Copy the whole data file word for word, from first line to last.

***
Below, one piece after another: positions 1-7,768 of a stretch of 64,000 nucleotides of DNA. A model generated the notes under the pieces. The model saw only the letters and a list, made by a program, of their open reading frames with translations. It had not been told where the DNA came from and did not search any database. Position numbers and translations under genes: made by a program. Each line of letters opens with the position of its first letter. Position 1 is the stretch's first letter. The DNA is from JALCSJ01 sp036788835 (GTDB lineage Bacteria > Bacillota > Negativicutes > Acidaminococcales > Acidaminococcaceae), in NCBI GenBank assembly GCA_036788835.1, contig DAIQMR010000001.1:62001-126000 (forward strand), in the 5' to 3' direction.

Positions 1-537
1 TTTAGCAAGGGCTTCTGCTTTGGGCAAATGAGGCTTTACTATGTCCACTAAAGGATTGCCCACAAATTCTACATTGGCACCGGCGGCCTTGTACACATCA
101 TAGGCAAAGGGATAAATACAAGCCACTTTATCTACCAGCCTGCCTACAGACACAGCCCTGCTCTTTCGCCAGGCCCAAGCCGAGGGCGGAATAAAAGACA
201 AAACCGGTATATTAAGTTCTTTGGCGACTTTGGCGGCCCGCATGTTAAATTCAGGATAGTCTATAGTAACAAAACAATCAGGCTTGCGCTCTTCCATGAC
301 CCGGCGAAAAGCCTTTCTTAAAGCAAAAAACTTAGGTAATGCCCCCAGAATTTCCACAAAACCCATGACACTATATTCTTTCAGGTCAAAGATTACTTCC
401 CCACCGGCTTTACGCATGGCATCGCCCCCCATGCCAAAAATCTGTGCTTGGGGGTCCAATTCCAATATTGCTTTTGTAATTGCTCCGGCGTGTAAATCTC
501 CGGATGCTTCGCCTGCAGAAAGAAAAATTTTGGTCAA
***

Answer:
Below, one piece after another: positions 1-7,768 of a stretch of 64,000 nucleotides of DNA. A model generated the notes under the pieces. The model saw only the letters and a list, made by a program, of their open reading frames with translations. It had not been told where the DNA came from and did not search any database. Position numbers and translations under genes: made by a program. Each line of letters opens with the position of its first letter. Position 1 is the stretch's first letter. The DNA is from JALCSJ01 sp036788835 (GTDB lineage Bacteria > Bacillota > Negativicutes > Acidaminococcales > Acidaminococcaceae), in NCBI GenBank assembly GCA_036788835.1, contig DAIQMR010000001.1:62001-126000 (forward strand), in the 5' to 3' direction.

Positions 1-537
1 TTTAGCAAGGGCTTCTGCTTTGGGCAAATGAGGCTTTACTATGTCCACTAAAGGATTGCCCACAAATTCTACATTGGCACCGGCGGCCTTGTACACATCA
101 TAGGCAAAGGGATAAATACAAGCCACTTTATCTACCAGCCTGCCTACAGACACAGCCCTGCTCTTTCGCCAGGCCCAAGCCGAGGGCGGAATAAAAGACA
201 AAACCGGTATATTAAGTTCTTTGGCGACTTTGGCGGCCCGCATGTTAAATTCAGGATAGTCTATAGTAACAAAACAATCAGGCTTGCGCTCTTCCATGAC
301 CCGGCGAAAAGCCTTTCTTAAAGCAAAAAACTTAGGTAATGCCCCCAGAATTTCCACAAAACCCATGACACTATATTCTTTCAGGTCAAAGATTACTTCC
401 CCACCGGCTTTACGCATGGCATCGCCCCCCATGCCAAAAATCTGTGCTTGGGGGTCCAATTCCAATATTGCTTTTGTAATTGCTCCGGCGTGTAAATCTC
501 CGGATGCTTCGCCTGCAGAAAGAAAAATTTTGGTCAA